Law Office of Richard F. Maffett

Call now for a free initial consultation

Phone : 717-260-3519
Toll Free: 888-246-5561
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Law Office of Richard F. Maffett

Call now for a free initial consultation

Phone : 717-260-3519
Toll Free: 888-246-5561
cta cta

You Need Strong Advocates During Times Of Legal Turmoil

You Need Strong Advocates During Times Of Legal Turmoil

How long do I have to file a workers’ compensation claim?

If you recently suffered an injury on the job or contracted a work-related illness, it is essential to act quickly. Pennsylvania has strict time windows when your claim is eligible for consideration, and missing these can result in disqualification. 

Understanding Pennsylvania law when it comes to time frames for workers’ compensation will help you plan your actions appropriately. The Pennsylvania Department of Labor and Industry outline the essential time frames for claims. 

Twenty-one days

The best time to act after an injury is right away. You will want to inform your employer immediately if you suffer an injury on the job. Even if you do not foresee missing work, it is advisable to notify your employer in case the injury worsens over time. 

If you can, give notice in writing and retain a dated copy for your records. In this notice, be sure to include a declaration that your injury was related to your work.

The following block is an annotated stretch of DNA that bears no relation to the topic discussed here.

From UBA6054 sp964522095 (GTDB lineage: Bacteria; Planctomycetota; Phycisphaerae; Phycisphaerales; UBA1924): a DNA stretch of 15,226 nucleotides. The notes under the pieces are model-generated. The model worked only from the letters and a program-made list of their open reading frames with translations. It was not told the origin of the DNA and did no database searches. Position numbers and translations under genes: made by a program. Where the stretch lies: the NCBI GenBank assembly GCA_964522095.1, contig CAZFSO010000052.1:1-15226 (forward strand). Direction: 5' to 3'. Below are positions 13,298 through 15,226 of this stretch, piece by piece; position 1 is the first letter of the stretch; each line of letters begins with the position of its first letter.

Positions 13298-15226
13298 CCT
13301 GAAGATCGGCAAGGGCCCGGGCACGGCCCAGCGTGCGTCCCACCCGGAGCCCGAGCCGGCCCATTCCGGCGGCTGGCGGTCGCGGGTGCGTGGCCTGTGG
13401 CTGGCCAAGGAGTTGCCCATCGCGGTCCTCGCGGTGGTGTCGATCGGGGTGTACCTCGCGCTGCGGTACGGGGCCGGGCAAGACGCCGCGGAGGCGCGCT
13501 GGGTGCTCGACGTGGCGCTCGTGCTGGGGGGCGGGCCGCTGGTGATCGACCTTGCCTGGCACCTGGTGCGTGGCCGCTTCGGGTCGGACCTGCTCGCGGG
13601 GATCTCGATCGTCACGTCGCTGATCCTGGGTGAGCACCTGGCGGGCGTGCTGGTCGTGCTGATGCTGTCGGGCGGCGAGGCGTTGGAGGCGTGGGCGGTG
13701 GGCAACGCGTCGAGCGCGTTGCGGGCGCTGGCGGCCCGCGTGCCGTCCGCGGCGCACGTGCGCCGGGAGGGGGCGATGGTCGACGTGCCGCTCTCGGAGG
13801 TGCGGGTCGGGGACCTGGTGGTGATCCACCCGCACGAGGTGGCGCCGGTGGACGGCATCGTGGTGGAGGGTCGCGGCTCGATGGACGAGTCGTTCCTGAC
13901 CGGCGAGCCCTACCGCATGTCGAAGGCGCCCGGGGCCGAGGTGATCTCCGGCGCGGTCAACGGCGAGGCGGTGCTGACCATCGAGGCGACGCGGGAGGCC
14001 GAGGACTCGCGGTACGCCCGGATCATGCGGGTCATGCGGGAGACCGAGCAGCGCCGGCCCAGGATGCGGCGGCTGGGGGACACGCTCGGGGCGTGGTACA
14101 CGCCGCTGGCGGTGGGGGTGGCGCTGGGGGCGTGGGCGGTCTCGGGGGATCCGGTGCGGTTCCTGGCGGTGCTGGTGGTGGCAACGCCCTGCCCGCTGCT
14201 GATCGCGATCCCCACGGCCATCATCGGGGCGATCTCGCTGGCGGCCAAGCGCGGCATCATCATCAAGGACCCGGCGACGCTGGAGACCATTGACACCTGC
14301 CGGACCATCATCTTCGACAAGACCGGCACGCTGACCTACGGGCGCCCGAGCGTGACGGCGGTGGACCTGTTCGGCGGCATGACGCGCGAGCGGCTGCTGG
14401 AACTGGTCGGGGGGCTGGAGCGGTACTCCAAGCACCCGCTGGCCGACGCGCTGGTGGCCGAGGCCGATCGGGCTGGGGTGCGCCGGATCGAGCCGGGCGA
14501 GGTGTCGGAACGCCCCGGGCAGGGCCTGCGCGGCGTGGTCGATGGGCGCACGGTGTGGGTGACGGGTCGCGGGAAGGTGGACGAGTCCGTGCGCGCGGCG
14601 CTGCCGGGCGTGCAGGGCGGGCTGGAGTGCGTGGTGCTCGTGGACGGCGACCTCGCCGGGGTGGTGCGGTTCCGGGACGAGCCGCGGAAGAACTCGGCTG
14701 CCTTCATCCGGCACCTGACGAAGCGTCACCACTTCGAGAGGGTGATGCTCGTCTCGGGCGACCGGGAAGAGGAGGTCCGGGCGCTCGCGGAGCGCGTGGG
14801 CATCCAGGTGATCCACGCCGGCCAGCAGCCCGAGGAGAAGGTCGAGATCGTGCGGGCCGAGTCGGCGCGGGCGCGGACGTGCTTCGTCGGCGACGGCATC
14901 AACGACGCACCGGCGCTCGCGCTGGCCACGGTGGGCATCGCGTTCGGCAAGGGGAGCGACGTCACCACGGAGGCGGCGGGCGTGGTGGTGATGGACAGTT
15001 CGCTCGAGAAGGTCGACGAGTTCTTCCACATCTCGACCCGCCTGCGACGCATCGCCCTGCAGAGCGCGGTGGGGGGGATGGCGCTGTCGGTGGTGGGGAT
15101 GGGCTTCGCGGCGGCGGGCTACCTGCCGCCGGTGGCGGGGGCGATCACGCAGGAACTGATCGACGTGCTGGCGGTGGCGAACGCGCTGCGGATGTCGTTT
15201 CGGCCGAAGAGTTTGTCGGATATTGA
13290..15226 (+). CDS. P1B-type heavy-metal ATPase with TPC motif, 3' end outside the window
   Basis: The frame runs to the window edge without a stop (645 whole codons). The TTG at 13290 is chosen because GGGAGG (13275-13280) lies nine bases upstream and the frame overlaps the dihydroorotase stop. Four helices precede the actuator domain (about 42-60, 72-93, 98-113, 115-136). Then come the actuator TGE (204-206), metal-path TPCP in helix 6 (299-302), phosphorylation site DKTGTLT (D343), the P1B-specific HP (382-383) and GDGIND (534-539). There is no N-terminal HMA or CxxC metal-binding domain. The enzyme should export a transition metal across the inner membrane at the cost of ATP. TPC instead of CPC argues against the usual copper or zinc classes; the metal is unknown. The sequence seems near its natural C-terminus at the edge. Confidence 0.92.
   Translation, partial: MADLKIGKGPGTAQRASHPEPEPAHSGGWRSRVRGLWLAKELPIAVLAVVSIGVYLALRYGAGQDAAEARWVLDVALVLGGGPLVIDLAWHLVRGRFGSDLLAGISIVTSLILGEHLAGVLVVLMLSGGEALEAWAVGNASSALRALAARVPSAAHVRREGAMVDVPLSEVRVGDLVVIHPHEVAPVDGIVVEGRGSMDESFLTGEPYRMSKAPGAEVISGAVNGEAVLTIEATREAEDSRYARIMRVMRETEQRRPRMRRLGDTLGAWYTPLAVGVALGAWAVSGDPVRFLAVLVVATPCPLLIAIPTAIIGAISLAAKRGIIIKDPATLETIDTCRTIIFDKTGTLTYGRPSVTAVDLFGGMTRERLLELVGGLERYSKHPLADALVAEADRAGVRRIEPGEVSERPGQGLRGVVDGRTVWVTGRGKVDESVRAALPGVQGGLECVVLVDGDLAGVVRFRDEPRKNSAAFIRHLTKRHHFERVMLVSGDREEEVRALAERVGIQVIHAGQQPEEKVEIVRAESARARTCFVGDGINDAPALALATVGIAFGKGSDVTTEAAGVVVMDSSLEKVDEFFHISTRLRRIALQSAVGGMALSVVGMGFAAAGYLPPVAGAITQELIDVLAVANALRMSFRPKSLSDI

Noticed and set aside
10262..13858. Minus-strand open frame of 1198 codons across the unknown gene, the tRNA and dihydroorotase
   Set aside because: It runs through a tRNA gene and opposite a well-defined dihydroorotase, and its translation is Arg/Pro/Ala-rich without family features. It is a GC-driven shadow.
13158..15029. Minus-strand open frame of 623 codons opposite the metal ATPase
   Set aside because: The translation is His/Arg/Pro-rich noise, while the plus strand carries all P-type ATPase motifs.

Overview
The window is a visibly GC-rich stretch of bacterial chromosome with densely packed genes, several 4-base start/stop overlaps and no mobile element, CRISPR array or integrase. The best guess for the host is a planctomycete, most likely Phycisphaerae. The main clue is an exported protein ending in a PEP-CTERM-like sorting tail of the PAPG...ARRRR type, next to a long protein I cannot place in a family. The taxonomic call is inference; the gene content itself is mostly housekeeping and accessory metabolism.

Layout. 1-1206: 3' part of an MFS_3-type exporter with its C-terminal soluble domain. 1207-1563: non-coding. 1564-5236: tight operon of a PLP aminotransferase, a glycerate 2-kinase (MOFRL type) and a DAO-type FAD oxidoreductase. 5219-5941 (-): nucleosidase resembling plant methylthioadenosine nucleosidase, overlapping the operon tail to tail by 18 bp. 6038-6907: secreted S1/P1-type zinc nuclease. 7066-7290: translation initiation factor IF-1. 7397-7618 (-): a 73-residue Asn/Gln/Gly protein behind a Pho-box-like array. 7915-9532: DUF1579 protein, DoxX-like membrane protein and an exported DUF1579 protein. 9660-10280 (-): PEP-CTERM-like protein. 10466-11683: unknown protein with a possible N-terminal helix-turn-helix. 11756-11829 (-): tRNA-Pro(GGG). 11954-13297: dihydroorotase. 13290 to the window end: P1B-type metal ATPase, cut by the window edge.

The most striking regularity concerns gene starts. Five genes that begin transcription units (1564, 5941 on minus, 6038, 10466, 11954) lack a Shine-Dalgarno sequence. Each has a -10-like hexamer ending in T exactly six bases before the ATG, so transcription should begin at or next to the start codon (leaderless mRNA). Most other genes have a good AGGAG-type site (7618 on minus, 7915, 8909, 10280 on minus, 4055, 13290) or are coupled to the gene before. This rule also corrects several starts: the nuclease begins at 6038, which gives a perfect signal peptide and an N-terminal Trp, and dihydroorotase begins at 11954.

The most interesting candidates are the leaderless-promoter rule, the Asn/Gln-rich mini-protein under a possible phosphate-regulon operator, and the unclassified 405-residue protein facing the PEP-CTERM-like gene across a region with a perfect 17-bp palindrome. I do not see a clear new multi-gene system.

Informing your employer within 21 days will allow you to receive compensation from the day of injury. If you wait until after this window, any wage compensation will begin with the notification date instead of the injury date. 

Ninety days

In the first 90 days after an injury or onset of an illness for which you plan to claim workers’ compensation, you will need to use a designated medical provider. Ask for a list of approved providers from your employer. Using another doctor during this window could affect the validity of your claim. 

One hundred twenty days

For work-related injuries, unreported injuries become invalid after 120 days. In almost all cases, Pennsylvania law entirely bars bringing a claim after this time frame. Note that this does not apply to work-related illnesses, which have their own time limits. 

Three hundred weeks

For occupational diseases or work-related illnesses, you must report the onset within 300 weeks of your last date of work under the employer in question. In other words, if you stop working a job with frequent exposure to hazardous chemicals and later discover that you have contracted cancer related to your work, you have 300 weeks to inform your past employer. 

Three years

After reporting the contraction of a disease to your employer or previous employer, you have three years during which to file a claim. This time frame begins on the date you discovered the illness or the date you discovered that it was related to your work, if they are not the same date. 

Exceptions

These time limits primarily apply to your first notice and request for compensation. In the case that you need to bring an appeal or dispute, you will have additional time. If you believe you have missed your window, seek the advice of an expert to see what recourse you may have or whether exceptions apply in your situation. 

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